The law that created extension charged it with disseminating “useful and practical” information about agriculture to the public, but extension officers are only telling one side of the story on GMOs, that of industry, which is neither useful, nor practical—nor accurate. And the public debate on this controversial issue has suffered for it.

Want to learn more about the 100-year anniversary of extension? Check out the rest of the series here.

September 17th, 2014

We Knew It! Reuters Confirms Antibiotic Misuse in Poultry Farms 

By Sarah Borron Antibiotics_Pill_Bottle

Food & Water Watch has long worked to stop the nontherapeutic uses of antibiotics that are rampant in the poultry industry. Adding fuel to the fire, Reuters recently released a stunning report further detailing this disturbing phenomenon.

The reporters analyzed industry data usually kept from the public as confidential business information, detailing the drugs put in chicken feed. Just how secret is that information normally kept? Even an FDA veterinarian admitted that the agency doesn’t have “an idea first-hand of what’s going on” with antibiotics on farms, so suffice to say, the revelations in this article are incredibly important. Read the full article…

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September 16th, 2014

Pro-GMO Database: Monsanto is Most Common Funder of GMO Research

By Tim Schwab GMO_Canola

The pro-GMO advocacy group Biofortified announced in late August that the group’s much-hyped GENERA database of GMO research is now available for public review in a trial version. Though the database contains only a fraction of the GMO research available (400 of 1200 studies, according to Biofortified), this hasn’t stopped the group from drawing sweeping conclusions about what the science says. Read the full article…

September 12th, 2014

Where Corporate Agribusiness Meets Cooperative Extension

By Tim Schwab

Agriculture(2)As this series of blogs in recent weeks has shown, cooperative extension has come a long way since its founding in 1914, when county agents diligently reached out to farmers to address their needs and offer impartial advice on best practices. On its centennial anniversary, extension appears to avoid addressing some of agriculture’s most pressing needs, especially the economic challenges farmers face from intense corporate concentration. Elsewhere, cooperative extension acts as an advocate for the biotechnology industry, offering farmers and consumers biased materials and information about the so-called benefits and necessity of GMOs.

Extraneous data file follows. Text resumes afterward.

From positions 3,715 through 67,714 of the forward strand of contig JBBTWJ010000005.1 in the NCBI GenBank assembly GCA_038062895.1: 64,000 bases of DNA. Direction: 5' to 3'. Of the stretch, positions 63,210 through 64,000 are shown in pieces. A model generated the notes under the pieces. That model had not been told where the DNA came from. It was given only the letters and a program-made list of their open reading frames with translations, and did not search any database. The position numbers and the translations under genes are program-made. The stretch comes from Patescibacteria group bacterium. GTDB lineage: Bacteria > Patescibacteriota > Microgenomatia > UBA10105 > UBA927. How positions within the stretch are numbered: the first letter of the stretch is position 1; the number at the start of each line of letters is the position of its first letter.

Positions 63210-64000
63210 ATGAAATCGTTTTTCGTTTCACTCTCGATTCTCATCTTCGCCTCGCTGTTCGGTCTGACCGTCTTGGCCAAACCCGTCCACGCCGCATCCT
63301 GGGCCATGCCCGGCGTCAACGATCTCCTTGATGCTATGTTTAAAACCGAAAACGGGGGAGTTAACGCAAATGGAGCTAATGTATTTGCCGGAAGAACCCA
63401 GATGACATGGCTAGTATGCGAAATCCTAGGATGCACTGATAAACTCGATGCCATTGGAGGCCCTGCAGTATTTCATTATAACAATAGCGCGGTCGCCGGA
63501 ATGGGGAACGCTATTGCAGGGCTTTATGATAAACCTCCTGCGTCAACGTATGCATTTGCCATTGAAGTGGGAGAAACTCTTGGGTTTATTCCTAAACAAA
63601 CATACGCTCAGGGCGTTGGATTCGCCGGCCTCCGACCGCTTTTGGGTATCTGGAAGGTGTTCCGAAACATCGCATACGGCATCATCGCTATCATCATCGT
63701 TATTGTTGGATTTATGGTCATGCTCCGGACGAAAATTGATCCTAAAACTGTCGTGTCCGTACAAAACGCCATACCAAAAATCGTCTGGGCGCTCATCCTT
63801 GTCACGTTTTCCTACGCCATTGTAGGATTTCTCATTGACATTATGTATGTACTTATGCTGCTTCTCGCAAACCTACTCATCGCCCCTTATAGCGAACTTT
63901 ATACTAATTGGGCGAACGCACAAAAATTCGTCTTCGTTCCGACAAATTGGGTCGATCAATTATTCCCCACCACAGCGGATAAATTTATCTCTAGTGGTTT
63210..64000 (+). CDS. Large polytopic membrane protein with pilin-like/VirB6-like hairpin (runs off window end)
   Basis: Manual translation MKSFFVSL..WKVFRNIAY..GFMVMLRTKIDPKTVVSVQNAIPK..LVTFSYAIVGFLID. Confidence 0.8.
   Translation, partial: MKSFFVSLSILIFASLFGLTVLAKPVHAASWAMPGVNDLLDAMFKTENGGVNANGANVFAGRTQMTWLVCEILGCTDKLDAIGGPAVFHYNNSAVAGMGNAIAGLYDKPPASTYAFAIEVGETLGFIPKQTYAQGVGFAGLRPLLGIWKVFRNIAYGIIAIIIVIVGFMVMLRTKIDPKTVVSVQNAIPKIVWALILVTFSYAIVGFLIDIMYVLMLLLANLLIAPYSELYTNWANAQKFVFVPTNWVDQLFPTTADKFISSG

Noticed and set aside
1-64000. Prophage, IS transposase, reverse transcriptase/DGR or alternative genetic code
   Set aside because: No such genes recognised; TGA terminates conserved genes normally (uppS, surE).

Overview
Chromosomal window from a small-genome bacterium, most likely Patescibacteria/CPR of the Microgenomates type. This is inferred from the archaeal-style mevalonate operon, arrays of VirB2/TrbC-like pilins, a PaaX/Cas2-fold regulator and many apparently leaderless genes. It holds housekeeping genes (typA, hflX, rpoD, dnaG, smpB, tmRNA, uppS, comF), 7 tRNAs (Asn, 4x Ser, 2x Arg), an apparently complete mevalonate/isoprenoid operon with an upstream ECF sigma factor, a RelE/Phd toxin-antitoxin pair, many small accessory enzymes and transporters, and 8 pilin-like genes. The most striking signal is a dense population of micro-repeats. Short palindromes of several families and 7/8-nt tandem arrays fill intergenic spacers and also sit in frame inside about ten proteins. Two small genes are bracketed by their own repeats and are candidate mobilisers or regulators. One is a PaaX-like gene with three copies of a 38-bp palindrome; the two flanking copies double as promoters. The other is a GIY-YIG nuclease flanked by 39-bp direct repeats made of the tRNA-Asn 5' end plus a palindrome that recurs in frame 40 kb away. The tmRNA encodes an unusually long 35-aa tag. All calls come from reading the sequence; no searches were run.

Today’s piece considers the explicit ways that extension, which is facing eroding federal support from the U.S. Department of Agriculture, is reaching out to industry as an active partner and funder of its activities, resulting in projects that aren’t clearly in the public interest. Some of the most egregious examples come from industry support for extension programs about consumer nutrition. Recent highlights include:

The corporate influence also extends to extension programs designed for farmers:

  • The CEO of Tyson Foods donated $3.2 million to endow a professorship at the University of Tennessee that will work on international programs through extension “to find solutions to encourage less-equipped societies to maximize available resources in an effort to provide better nutrition for all of Earth’s inhabitants.”

These examples illustrate the financial ties between industry and extension that could compromise extension’s ability to carry out its role as an impartial source of information and advice to farmers and consumers. Indeed, as this series of blogs has shown, on the most pressing topics of modern agriculture, extension is too often absent or advocating industry positions—and not standing up for farmers and consumers.

On the 100-year anniversary of extension, which follows the 150-year anniversary of our land-grant university system, it’s time that we take a good, hard look at the priorities and mission of our public agriculture infrastructure. Do these public institutions fulfill the role and mission that Congress intended? Do they still serve the public first and foremost?

September 11th, 2014

GM-Uh-Oh? Annie’s Inc. Sells Out to General Mills 

By Patrick Woodall  OrganicsOwnership_WEB

This week, General Mills announced that it will purchase the organic (and “natural”) food company Annie’s, Inc. This is just another in a long line of food company mergers, but it highlights how no matter what foods you love, corporate consolidation is taking over your grocery cart.  Read the full article…